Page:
TOM: Basically, we finished the first night of the BENEE shows, and went home. We were all like, 'Wow. Crazy night.' We went to bed because we were going to do it again tomorrow. My friend was out with some other people, so I left my keys in my shoes by my door. We think that someone came and saw the shoes, which weren't great shoes, they were a battered pair of Converse that I skate in. We think they took my shoes, must have looked inside and thought they hit the jackpot with the car keys. Luckily, they didn't go inside the house - it was my house keys and the car keys - but they took my car. Then a couple of weeks later, I got a call from the police saying that they had found it and I got it back with no seats, no radio, and no door handles. Just really weird things had been taken off. But the car still works and drives!

CDM: Harry Teardrop wrote some of ‘Tangled’ right? It’s so cool to see this global music community with artists like you guys, Maxwell Young, etc. Do you think young artists having people around them who are doing a similar thing is motivating, and helpful?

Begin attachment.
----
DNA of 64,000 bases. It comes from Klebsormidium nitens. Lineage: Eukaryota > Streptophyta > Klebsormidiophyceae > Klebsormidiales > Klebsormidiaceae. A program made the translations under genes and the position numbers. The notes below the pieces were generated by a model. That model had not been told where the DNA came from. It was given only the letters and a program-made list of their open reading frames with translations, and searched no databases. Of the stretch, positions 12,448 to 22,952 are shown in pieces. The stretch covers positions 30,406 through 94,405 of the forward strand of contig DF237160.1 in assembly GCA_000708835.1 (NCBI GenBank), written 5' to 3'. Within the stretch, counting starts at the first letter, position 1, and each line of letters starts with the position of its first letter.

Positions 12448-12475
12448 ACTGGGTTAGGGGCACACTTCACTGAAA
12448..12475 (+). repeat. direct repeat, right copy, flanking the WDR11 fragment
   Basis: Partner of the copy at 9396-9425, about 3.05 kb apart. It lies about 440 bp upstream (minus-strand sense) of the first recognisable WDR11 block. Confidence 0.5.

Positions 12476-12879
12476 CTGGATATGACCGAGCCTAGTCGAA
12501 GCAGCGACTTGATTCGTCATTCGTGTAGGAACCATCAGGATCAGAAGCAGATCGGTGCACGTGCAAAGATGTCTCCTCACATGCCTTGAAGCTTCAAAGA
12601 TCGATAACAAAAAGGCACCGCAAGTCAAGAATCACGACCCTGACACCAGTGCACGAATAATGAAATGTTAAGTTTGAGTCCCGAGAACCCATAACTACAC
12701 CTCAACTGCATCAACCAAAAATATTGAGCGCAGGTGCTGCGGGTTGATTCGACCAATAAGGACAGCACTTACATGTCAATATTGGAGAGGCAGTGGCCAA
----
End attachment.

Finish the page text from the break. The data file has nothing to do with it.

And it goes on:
TOM: The very end bit! He did actually feature on it too, but we decided that it didn't really work well with the song. But he wrote the very last bit. For sure, it's super motivating. Especially because I genuinely love their music so much. Like Harry, James Ivy... It's pretty hype being kind of associated with people that you love, and believing in all your friends.
CDM: I feel like so much of music is so competitive sometimes. So it's nice to see people that are genuinely hyping each other and helping each other out.
TOM: Yeah for sure. I feel like it's a good group in that way. Because I think we all just, hopefully, like each other's music a lot. We just want to see everyone do well.

Tom Verberne's 'Life Like' EP is out now - watch a live performance of 'You Make Me Hate Myself The Most' below:

[Made with the support of NZ On Air]